Eulogy for
Richard O. Walker
Presented by D. P. Gustafson
Given at Rotary Club April 5, 2011

It is an honor to speak in behalf of Dick Walker, who departed this life at his home on 19 March,2011. He was a citizen, civil engineer, professor, Christian, husband, father, executive, athlete, scholar, and a lively spirit. I think he would like that latter description.

He was raised in my home town, Columbus, Ohio .. but more closely - Bexley, an affluent bedroom suburb on the East side - with the Columbus Country Club. My family lives on the Northwest side, Upper Arlington, home of the Scioto Country Club - Jack Nicklaus's home club. Needless to say when Dick and I realized such a common ground of competitiveness we did a bit of the old baloney, with a twinkle. This seemed to give strength to our friendship along with the somber fact of the loss of our wives to lingering grim realities.

He was quite an athlete; lettering in 4 sports in high school and at Princeton University in both football and basketball. He was a very big man for those days weighing around 300 at six foot five. He said he just loved to hit somebody in football. He was President of the Class of 1946 at Princeton and later President of the New York Princeton Club So I actually knew Dick late in both our lives, we found common family friends from our youth and enjoyed reviving those memories. He was really a great guy and with much talent.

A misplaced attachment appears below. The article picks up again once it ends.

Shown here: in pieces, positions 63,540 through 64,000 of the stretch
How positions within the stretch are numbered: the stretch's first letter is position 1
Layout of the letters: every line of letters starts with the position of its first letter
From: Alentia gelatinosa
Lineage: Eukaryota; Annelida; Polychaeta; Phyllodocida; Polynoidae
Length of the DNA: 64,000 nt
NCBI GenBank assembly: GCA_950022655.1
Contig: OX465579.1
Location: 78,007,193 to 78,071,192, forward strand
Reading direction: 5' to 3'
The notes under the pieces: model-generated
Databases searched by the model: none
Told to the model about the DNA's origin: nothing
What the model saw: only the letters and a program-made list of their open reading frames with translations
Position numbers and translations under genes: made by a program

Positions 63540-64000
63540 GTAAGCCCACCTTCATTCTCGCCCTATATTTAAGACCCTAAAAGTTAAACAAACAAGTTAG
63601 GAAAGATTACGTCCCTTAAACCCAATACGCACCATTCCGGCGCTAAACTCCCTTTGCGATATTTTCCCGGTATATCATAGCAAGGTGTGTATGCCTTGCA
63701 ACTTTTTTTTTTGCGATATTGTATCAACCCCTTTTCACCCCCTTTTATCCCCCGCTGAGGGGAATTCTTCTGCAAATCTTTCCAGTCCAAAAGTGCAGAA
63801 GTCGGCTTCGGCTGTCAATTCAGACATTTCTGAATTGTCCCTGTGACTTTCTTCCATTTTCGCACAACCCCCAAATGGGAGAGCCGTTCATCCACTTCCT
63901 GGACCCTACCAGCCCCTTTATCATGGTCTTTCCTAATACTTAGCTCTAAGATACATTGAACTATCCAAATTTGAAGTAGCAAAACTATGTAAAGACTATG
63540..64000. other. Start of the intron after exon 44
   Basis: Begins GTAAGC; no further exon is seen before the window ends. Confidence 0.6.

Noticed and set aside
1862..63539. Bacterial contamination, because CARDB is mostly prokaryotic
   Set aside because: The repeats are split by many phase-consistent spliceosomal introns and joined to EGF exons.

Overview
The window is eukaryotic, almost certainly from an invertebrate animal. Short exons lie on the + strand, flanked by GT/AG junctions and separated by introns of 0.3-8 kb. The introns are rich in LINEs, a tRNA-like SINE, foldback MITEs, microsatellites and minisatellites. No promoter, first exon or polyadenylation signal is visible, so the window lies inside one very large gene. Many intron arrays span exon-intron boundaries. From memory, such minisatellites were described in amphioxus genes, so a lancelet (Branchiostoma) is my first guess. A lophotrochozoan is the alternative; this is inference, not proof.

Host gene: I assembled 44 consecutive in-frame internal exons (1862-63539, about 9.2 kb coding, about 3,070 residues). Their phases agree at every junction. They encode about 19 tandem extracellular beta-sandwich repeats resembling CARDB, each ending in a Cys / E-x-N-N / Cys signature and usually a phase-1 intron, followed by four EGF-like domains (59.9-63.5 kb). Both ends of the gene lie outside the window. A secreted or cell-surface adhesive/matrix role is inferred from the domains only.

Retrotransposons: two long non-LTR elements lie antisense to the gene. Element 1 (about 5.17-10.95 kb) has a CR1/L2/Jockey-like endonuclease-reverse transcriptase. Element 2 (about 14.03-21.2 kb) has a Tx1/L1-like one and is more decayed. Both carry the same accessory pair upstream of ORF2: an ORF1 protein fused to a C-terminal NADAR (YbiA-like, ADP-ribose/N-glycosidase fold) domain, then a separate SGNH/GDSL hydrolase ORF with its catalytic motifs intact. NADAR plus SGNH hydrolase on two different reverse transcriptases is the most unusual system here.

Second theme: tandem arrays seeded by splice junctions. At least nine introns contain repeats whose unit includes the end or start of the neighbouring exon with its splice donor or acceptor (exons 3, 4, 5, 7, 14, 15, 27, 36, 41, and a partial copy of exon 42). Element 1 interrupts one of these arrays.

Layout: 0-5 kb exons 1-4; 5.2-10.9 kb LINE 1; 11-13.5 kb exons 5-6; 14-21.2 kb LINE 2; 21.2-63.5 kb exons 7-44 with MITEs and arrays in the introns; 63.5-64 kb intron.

Those who knew him will remember his well developed sense of humor and ready wit. In his decline .... and I suppose mine .... we were members of the local Downtown Gridiron Club enjoying the camaraderie and cuisine at the Trails, Dick was a dessert fan, take two, they're small I'd chide. But if I'd switch to a serious topic his expression changed promptly and he became the executive from the New York company with a crisp, meaningful response. Oh, the whimsical Dick vanished then and there. He seemed to feel achievement in his straight forward remarks of having designed Macy's in New York and 45 or so other Macy's stores about the USA.

He spent some time in France designing commercial buildings in Paris and other cities I forget. A lesser amount of his work was done in England which he mentioned only briefly. In response to inquiry of his move to Purdue he said that an opportunity arose here and that he liked the idea of a change; making possible dissemination of some of what he had learned during the 30 or so years in the practice of his craft. Coincidentally we both retired in 1988. He at 65, and I was 68. Dick didn't speak to me of his military experience during WW II nor of his illnesses. There were areas of his life which he avoided gracefully and I did not mind.

In recent months, living in a duplex of Trace 12 in Camelback, which he designed, he was more or less stuck in his recliner chair reading the NY Times, Wall St. Journal,and the Washington Post. Jim Carney and I visited him after he could not enjoy the Old Geezers table here ... strange as that may seem...He had gradually lost interest in life after Marjorie died...

There is much to be said about his character and he was a character! seriously, and briefly, he was worldly wise, a sophisticate ... very able and so intelligent. His lighthearted demeanor was a facade. I'd like To believe he will be remembered by students and colleagues alike as that kindly old professor Walker. Well done, and farewell, Dick!